The Croats came to the Roman provinces of Dalmatia and Pannonia in the 7th century. Ruled by various Croatian rulers, these dukedoms were intermittently controlled by the Eastern Roman Empire and the Franks. Eventually Croatia became a strong independent kingdom in 925, and retained its independence until 1102 when - after decades of inner struggles - the country entered a dynastic union with Hungary. Croatian statehood was preserved through a number of institutions, notably the Sabor which served as an assembly of Croatian nobles, and the ban or viceroy. Furthermore, the Croatian nobles retained their lands and titles.
By the mid-1400s, the Hungarian kingdom was gravely hurt by the Ottoman expansion as much of the mountainous country now known as Bosnia and Herzegovina fell to the Turks. At the same time, Dalmatia became mostly Venetian. Dubrovnik was a city-state that was firstly Byzantine (Roman) and Venetian, but later, unlike other Dalmatian city-states, it became independent as Republic of Dubrovnik, even if it was often under the suzerainty of neighboring powers.
The Battle of Mohács in 1526 led the Croatian Parliament to elect the Habsburgs to the throne of Croatia. Habsburg rule eventually did prove to be successful in thwarting the Ottomans, and by the 18th century, much of the Croatian territories that had previously been occupied were liberated. The odd crescent shape of the Croatian lands remained as a mark, more or less, of the frontier to the Ottoman advance into Europe. Istria, Dalmatia and Dubrovnik all eventually passed to the Habsburg Monarchy between 1797 and 1815.
Following World War I, Croatia joined the State of Slovenes, Croats and Serbs (comprising what is today, Slovenia, Croatia and Bosnia). Shortly thereafter, this joint state in turn formed a union with Serbia to form the Kingdom of Serbs, Croats and Slovenes (which eventually became Yugoslavia in 1929). Yugoslavia was invaded during World War II and Croatia was transformed by fascist forces into the Independent State of Croatia, which was actually a puppet state of the Axis. When the Axis powers were defeated, the anti-fascists reintegrated the country into Yugoslavia, which became a federal socialist state.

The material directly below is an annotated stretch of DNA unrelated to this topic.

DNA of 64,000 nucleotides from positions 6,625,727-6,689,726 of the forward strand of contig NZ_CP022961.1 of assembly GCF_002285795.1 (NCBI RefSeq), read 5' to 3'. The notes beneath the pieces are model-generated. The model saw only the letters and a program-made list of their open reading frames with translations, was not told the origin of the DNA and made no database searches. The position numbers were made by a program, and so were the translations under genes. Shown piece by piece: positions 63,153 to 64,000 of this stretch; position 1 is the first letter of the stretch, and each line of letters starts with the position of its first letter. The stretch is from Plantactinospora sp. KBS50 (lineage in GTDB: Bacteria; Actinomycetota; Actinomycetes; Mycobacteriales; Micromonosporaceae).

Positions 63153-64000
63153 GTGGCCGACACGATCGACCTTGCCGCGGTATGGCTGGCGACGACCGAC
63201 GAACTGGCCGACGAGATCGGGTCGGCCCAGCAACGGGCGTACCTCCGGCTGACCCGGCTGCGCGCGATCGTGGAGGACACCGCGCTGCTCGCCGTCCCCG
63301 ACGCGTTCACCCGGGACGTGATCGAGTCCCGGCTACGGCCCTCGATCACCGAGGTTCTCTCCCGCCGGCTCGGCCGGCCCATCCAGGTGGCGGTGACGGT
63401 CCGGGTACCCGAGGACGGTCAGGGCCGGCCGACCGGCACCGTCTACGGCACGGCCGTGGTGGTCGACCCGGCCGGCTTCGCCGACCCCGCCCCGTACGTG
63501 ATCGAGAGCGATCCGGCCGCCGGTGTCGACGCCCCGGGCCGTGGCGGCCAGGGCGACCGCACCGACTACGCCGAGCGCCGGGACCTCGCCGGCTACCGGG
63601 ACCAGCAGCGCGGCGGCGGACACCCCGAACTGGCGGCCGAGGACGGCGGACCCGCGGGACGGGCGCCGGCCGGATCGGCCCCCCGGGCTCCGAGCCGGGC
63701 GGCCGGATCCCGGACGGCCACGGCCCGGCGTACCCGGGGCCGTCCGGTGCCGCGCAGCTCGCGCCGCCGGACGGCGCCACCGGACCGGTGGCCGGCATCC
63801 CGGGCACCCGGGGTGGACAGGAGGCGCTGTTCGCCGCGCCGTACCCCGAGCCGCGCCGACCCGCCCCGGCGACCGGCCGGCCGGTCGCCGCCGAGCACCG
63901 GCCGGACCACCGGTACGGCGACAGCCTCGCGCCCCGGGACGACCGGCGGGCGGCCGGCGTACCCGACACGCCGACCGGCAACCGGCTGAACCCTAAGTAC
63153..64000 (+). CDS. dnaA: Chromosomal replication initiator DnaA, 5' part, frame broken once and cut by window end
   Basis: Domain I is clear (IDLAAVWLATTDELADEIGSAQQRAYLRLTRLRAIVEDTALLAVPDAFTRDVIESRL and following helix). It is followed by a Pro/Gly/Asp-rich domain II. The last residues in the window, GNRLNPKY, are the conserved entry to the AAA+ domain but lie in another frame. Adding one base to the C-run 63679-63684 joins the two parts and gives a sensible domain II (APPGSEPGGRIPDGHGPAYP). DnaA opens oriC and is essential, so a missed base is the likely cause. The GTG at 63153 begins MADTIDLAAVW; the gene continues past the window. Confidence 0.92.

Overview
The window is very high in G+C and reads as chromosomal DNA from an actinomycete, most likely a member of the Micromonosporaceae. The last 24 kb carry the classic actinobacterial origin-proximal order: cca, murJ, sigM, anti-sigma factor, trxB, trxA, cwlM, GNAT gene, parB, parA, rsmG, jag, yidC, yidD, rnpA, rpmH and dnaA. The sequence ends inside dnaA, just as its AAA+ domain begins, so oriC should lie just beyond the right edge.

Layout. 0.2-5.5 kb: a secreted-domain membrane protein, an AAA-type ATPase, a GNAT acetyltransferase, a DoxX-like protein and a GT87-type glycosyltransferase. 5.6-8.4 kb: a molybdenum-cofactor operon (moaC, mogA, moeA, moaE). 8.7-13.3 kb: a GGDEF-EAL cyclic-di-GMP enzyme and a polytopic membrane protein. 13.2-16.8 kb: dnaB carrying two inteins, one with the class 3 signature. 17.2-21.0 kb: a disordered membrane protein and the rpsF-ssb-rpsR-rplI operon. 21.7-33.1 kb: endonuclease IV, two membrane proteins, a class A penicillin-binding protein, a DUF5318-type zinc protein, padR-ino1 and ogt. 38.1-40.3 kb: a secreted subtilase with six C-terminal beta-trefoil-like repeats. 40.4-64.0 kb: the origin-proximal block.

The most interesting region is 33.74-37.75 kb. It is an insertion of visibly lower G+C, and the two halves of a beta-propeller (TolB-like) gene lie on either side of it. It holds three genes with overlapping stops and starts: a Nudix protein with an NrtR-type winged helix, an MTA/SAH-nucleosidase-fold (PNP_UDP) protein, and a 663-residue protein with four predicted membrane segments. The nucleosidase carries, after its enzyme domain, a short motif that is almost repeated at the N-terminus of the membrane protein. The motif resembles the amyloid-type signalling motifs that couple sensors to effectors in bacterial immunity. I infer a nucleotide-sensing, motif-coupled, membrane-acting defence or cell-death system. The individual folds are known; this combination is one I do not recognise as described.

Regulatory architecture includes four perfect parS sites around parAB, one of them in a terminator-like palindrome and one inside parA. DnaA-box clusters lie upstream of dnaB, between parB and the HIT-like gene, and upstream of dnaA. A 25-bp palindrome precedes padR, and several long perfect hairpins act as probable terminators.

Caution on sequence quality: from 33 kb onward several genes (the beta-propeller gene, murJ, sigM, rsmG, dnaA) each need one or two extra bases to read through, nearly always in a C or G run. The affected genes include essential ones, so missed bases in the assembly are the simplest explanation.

Along with Slovenia, Croatia declared its independence from Yugoslavia on June 25, 1991, which triggered the Croatian War of Independence. The Serb population living in border areas of Croatia revolted, supported by the Yugoslav army, and the ensuing months saw combat between various Croatian and Serbian armed forces. During this stage of the war, the independence of Croatia was recognized by the international community, while the Serbs proclaimed their own state, the Republic of Serbian Krajina, and by early 1992, troops were entrenched. This stage of the war left hundreds of thousands as refugees on the Croatian side. In 1995, the Croatian Army successfully launched two major offensives to retake the rebel areas by force, leading to a mass displacement of the Serbian population from those areas. A few months later, the war ended upon the negotiation of the Dayton Agreement. A peaceful reintegration of the remaining Serbian-controlled territories was completed in 1998 under UN supervision.
Croatia is currently in the process of joining the European Union.